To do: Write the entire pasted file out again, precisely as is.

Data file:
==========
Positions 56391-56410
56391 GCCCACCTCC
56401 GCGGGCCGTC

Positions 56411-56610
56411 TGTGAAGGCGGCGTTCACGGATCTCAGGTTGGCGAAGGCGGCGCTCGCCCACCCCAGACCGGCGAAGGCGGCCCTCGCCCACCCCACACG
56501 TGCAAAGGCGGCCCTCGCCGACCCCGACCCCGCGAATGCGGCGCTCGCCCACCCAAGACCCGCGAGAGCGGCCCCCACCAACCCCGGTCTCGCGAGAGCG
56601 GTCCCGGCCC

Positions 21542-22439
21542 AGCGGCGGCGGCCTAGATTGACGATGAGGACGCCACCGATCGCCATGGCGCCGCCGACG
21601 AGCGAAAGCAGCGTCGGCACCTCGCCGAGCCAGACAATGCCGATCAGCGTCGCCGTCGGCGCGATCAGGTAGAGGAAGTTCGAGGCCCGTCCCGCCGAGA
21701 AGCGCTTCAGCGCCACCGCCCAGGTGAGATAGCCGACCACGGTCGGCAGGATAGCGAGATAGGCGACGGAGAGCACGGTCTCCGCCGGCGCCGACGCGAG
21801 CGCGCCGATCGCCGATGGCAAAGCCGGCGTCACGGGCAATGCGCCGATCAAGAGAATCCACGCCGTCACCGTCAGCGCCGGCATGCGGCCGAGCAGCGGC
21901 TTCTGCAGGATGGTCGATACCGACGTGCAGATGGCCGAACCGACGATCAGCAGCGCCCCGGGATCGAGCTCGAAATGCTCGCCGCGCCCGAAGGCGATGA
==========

Positions 56391-56410
56391 GCCCACCTCC
56401 GCGGGCCGTC

Positions 56411-56610
56411 TGTGAAGGCGGCGTTCACGGATCTCAGGTTGGCGAAGGCGGCGCTCGCCCACCCCAGACCGGCGAAGGCGGCCCTCGCCCACCCCACACG
56501 TGCAAAGGCGGCCCTCGCCGACCCCGACCCCGCGAATGCGGCGCTCGCCCACCCAAGACCCGCGAGAGCGGCCCCCACCAACCCCGGTCTCGCGAGAGCG
56601 GTCCCGGCCC

Positions 21542-22439
21542 AGCGGCGGCGGCCTAGATTGACGATGAGGACGCCACCGATCGCCATGGCGCCGCCGACG
21601 AGCGAAAGCAGCGTCGGCACCTCGCCGAGCCAGACAATGCCGATCAGCGTCGCCGTCGGCGCGATCAGGTAGAGGAAGTTCGAGGCCCGTCCCGCCGAGA
21701 AGCGCTTCAGCGCCACCGCCCAGGTGAGATAGCCGACCACGGTCGGCAGGATAGCGAGATAGGCGACGGAGAGCACGGTCTCCGCCGGCGCCGACGCGAG
21801 CGCGCCGATCGCCGATGGCAAAGCCGGCGTCACGGGCAATGCGCCGATCAAGAGAATCCACGCCGTCACCGTCAGCGCCGGCATGCGGCCGAGCAGCGGC
21901 TTCTGCAGGATGGTCGATACCGACGTGCAGATGGCCGAACCGACGATCAGCAGCGCCCCGGGATCGAGCTCGAAATGCTCGCCGCGCCCGAAGGCGATGA